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Name may be new, but Community Care

Ministries is still all about care for others

Commissioner Max Feener, territorial commander, recently announced a change in the department name of Territorial League of Mercy/Community Care Ministries to Territorial Community Care Ministries.

All Divisional League of Mercy/Community Care Ministries throughout the nine divisions are now to be known as Divisional Community Care Ministries. In the corps, all Corps League of Mercy sections have now become Community Care Ministries.

Community Care Ministries is a compassionate Christ-like ministry of The Salvation Army, with hands-on, heartfelt care for the community. This is demonstrated by volunteer service given through individuals and groups. Focus on the caregiver is a main goal.

Community Care Ministries is conducted by volunteers through visits to local nursing homes, hospitals and private homes. This ministry's membership is open to anyone 14 and over, while the Junior Community Care Ministries program is for ages 6-13.

Community Care Ministries members provide weekly, monthly and seasonal visits to hospitals, nursing homes, veterans medical centers and private homes. The members conduct spiritual and recreational activities. When possible, material assistance is also given.Major Frank Duracher

To Russia

with love

Southern officers lead

marriage enrichment

seminar in Moscow

As the Delta jet touched down on the runway in Moscow after an 11-hour journey from Atlanta, Lt. Colonels Don and Connie Canning and Captains Thomas and Julie Louden peered through the windows to get their first glimpse of a country they had only read about. They were in Russia for a teaching mission that would span 12 days of last November.

Hosted by Captains Bradley and Anita Caldwell (shown above, far left), the visitors spent three days of sightseeing and body clock adjustment. Among their stops was the territorial headquarters and officer training facility. On behalf of the Southern Territory and Commissioners Max and Lennie Feener, they presented the Eastern European territorial leaders, Commissioners Barry and Raemor Pobjie, with a projector and two laptop computers.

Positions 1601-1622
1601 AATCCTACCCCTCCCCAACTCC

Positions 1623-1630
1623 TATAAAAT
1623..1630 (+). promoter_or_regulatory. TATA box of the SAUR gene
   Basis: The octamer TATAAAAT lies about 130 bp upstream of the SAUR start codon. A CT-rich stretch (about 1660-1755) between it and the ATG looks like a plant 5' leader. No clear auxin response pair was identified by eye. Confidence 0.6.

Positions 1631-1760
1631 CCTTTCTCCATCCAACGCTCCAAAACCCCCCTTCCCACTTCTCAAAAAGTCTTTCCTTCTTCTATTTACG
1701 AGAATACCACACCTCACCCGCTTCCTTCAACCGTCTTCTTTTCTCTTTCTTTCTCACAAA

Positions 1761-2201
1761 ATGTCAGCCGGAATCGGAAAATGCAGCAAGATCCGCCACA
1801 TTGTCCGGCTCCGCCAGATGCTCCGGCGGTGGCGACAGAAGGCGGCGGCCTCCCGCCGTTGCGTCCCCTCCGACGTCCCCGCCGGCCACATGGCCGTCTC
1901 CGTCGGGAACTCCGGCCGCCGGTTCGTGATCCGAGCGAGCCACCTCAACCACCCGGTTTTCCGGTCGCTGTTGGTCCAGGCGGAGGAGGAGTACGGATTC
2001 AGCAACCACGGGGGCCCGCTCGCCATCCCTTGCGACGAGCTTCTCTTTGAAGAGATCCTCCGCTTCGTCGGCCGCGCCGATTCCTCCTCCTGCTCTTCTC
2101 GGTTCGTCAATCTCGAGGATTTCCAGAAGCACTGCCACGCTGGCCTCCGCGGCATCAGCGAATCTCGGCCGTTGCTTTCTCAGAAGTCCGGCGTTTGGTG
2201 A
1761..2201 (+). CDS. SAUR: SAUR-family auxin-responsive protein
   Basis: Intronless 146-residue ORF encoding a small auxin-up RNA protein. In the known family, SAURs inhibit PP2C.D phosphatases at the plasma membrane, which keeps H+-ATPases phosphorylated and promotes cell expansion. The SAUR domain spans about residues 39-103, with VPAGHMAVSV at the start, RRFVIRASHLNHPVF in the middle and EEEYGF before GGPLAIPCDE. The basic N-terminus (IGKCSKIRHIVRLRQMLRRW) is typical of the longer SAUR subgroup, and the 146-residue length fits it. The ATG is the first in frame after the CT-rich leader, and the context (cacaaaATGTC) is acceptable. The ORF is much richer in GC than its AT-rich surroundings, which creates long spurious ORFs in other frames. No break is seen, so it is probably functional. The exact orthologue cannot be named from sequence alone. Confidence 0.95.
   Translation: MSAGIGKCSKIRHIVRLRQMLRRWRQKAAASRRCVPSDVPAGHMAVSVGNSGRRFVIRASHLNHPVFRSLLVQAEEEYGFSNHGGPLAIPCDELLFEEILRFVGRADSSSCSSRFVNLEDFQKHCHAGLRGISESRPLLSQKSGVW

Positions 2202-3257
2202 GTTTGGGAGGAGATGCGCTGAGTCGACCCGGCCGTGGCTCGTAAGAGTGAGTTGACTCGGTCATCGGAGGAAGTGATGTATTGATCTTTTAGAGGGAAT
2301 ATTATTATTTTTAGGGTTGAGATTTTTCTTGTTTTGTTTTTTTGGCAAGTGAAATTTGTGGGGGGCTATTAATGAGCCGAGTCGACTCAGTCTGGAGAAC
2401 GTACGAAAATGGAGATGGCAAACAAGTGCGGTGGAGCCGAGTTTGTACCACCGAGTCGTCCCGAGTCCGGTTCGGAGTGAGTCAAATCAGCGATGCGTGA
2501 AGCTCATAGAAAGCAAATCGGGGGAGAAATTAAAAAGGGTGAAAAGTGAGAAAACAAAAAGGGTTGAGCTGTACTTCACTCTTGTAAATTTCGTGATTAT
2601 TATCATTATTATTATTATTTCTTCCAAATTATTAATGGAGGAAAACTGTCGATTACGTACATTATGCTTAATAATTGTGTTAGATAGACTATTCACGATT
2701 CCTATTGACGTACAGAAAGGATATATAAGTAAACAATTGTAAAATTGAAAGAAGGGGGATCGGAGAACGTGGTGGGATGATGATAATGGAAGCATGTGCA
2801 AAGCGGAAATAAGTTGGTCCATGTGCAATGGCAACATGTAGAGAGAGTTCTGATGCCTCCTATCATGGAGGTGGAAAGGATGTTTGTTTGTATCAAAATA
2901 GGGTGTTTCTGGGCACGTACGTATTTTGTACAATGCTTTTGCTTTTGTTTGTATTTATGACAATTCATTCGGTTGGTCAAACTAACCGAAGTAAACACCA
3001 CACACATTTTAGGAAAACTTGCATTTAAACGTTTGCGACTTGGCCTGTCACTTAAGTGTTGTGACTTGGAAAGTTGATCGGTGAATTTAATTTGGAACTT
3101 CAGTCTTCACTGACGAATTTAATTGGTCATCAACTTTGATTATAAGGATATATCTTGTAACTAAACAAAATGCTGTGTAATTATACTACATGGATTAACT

The Cannings and Loudens participated in Sunday worship services at the Institute for Officer Training and the Moscow Corps and that afternoon were transported to a picturesque lodge in one of the city's wooded parks. There they would lead a marriage enrichment retreat and conduct marriage enrichment leadership training for 11 officer couples (shown below) from the five nations of the territory: Russia, the Ukraine, Moldova, Georgia and Romania.

The Americans were anxious about the training, language barriers, cultural differences and other concerns. "But our concerns quickly evaporated as we were lovingly and warmly received by all the delegates," said Don Canning. "They were delightful people, eager to learn and to appropriate this learning into life."

The initial stage of training focused on community building and included the sharing of objectives, ground rules and guidelines, introductory exercises, connecting with self, spouse and group and the role of the leader couple. The second stage dealt with awareness and included reflections on one's marriage and marriage inventories. In the third stage, attention was given to communication skills, conflict resolution and intimacy. The fourth stage concentrated on planning for growth in the marriage, and stage five was about celebration and closure.

Each couple was asked to design a marriage enrichment event followed by a presentation of a sample teaching segment. At the conclusion of the week, participants were given the opportunity to share with the group about how the seminar had affected them and their marriages, and the time of sharing was punctuated with both tears and laughter.

The closing session on Sunday morning included the signing of marital growth plans designed by the couples and a renewal of marriage vows. Commissioner Barry Pobjie's message focused on the love that flows from the heart of God to all people.

Tuscaloosa Mercedes-Benz employees take record number of Angel Tree kids

In what may be a territorial record for corporate sponsorship of Angel Tree children, employees of the Mercedes-Benz assembly plant in Tuscaloosa, Ala., once again made Christmas merrier for about a third of the corps' annual effort, according to Major Mark Smith, corps officer.

"The Salvation Army's Angel Tree campaign is a unique opportunity for our team members to help those in need at this time of the year," said Bill Taylor, Mercedes-Benz U.S. International (MBUSI) president and CEO. "I tell my team members, ‘Just imagine the hundreds of smiles that will be on their faces on Christmas morning!"

The MBUSI plant in Tuscaloosa provides jobs for over 4,000 employees. The annual Angel Tree campaign in the plant is very popular, resulting in as many as 800 sponsorships in each of the last few years.

"The Mercedes plant has a huge Christmas tree in their lobby, and another large tree in a separate part of the plant. The employees bring literally thousands of toys that are left under these trees. It's really a sight to behold!" Major Smith said.

 






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